When you’re learning, it’s important to make mistakes, that’s how you learn. When you spend 10 hours looking for what is wrong, and it turns out you wrote
if(x=1) when you meant
if(x==1), I can guarantee you the next time you look for why a piece of code is magically broken, that will be the first thing you’ll check. If you do this enough times, you’ll find yourself fixing stupid mistakes before you even make them. That’s how you get good.
The most important thing for me over the last 2 years of learning iOS development has been getting things wrong. This piece is about everything I got wrong in developing my first app, Batting Goggles. It's also about how fixed those mistakes.
I’m no self-help guru, this is just my experience with mistake making. Only now do I even feel confident that I can go into making an app without screwing up the things I’ve messed up in the past. I can do this because I am very wary of repeating these mistakes. So without further ado, I present to you Batting Goggles by the numbers.
I finished Batting Goggles and I felt an immediate sense of accomplishment. It was the first thing I had ever truly created from scratch. The idea was Craig’s (my partner in app development), the execution was all mine. At first we weren’t on the same page of how to make what we wanted to make, but once we came up with the interface, it was smooth sailing. The app was very bare, but did everything that we had wanted it to do. You could find a player and pull up his heat map and find his stats for the last season. Then Craig asked me to add a feature. He wanted to be able to set Favorites, and a lineup for each of the current teams playing. This would make it easier to navigate through the app, instead of having to go through thousands of players every time you wanted to look for someone. (There was a search, but the point still holds).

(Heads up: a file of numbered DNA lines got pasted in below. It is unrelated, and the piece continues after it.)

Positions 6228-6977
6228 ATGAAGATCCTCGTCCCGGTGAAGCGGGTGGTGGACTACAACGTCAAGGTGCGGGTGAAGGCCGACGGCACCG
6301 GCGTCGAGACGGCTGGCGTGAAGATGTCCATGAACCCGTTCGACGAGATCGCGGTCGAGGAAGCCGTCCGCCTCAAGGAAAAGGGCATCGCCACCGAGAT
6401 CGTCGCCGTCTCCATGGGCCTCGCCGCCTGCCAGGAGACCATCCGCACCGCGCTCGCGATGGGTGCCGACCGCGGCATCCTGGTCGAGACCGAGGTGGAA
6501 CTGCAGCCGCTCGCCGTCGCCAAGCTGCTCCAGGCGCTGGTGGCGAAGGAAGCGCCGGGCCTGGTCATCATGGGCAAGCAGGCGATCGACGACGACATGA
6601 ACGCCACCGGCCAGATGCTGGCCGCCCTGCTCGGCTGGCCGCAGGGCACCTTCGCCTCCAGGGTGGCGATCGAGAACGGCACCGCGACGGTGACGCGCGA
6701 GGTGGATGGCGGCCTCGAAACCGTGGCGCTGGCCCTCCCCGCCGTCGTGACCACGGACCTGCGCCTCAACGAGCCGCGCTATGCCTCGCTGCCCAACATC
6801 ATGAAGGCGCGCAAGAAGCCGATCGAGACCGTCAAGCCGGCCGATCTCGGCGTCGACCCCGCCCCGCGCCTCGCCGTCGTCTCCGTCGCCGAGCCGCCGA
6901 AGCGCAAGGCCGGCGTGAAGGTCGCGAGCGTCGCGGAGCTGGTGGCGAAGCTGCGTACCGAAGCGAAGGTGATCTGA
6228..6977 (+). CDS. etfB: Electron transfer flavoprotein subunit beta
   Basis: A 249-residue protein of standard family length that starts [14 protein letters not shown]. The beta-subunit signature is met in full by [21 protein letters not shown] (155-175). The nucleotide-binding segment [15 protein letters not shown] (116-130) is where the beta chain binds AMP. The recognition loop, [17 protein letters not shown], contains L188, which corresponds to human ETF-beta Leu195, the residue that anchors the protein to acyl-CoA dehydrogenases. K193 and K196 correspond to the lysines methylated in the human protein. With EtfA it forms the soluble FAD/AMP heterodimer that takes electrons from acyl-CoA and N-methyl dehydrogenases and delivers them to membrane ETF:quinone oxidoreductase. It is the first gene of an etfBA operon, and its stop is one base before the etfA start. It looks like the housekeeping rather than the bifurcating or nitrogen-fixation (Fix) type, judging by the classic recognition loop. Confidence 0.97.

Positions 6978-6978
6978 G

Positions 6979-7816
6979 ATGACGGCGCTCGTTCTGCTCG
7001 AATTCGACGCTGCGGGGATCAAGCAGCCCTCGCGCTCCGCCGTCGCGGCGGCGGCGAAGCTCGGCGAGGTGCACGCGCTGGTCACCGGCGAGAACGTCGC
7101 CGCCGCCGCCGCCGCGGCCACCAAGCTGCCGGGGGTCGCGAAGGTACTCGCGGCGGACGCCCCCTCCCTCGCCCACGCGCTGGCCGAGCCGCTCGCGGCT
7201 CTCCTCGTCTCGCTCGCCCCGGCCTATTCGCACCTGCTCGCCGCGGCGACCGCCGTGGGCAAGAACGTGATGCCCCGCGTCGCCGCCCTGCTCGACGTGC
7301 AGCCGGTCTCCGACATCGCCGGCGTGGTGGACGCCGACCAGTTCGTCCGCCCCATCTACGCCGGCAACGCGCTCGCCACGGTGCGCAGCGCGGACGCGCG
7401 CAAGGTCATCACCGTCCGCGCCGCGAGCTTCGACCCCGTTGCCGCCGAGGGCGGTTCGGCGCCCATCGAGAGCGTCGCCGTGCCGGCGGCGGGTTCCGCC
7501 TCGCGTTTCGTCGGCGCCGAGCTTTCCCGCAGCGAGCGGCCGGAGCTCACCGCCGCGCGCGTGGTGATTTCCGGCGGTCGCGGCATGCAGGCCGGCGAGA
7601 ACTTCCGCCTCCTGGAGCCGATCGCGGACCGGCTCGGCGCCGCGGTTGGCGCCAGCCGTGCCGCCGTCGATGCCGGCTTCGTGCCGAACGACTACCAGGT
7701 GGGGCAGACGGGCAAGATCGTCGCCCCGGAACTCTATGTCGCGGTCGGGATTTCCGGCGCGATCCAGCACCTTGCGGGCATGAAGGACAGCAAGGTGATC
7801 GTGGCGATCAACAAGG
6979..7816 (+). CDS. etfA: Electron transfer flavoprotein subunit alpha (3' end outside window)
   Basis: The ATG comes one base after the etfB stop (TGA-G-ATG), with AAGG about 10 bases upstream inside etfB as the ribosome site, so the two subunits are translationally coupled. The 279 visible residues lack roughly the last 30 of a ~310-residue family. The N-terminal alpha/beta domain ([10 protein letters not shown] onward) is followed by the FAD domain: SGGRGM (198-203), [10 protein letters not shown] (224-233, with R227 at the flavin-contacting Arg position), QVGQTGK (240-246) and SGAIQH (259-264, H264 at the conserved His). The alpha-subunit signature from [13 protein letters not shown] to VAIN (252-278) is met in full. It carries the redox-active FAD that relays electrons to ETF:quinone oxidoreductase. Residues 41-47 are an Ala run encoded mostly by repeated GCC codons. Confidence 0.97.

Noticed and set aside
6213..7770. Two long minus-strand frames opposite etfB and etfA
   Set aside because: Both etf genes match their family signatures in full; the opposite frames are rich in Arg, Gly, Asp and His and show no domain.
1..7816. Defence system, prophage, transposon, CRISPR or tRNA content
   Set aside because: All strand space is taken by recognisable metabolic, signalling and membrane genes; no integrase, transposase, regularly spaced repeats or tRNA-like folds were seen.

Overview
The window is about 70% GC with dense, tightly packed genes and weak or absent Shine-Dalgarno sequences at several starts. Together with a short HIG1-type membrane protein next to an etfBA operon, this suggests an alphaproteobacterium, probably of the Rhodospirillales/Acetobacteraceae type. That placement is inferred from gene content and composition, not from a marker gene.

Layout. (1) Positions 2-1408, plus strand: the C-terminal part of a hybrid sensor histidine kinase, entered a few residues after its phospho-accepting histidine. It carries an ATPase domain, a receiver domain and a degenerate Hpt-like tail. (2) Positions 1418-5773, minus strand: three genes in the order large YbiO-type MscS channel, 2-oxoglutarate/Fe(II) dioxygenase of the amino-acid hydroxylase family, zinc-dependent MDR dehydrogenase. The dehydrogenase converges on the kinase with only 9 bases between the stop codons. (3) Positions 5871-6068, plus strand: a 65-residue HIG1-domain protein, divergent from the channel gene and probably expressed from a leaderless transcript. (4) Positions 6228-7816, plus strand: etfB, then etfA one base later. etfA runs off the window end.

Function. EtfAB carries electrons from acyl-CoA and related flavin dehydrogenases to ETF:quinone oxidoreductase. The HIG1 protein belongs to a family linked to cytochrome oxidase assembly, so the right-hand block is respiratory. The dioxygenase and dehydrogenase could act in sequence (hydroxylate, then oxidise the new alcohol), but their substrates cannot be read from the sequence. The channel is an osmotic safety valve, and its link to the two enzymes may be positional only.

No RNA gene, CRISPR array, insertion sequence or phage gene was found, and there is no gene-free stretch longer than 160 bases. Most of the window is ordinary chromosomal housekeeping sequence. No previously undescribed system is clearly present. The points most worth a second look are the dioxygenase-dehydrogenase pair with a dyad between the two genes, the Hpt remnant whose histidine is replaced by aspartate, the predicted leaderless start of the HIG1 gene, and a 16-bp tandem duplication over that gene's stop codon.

And with a lot of effort, I added a tab bar to the bottom of the screen with items for favorites and lineups. The reason it was so tough was because I had 1 view controller and a lot of booleans to check on the current status of the app. This was not a good idea and will never be one. Anyone who does this, please heed these words… don’t ever do anything that stupid in any aspect of your life. The amount of code that went into it was tremendous, but when it was done, I decided I would take a nice break from working on the app. Then the bugfixes came.
The break didn’t really happen, but eventually I got the bugs fixed up. Apple had just released the iPhone 3G[S] (remember the box around the [S]?). They tested it on that the next time I wanted to submit, and for some reason it didn’t work. My guess is they actually hadn’t been doing a great job of testing it before, because the bugs that were added were pretty damn noticeable when you used the app when you switched between screens quickly. I had not been testing it like that, just how I would use it, so I didn’t notice it being broken. The lesson I learned: Test for even the oddest and most accidental ways to use an app. There are infinite ways to do things, and your way is only right to you.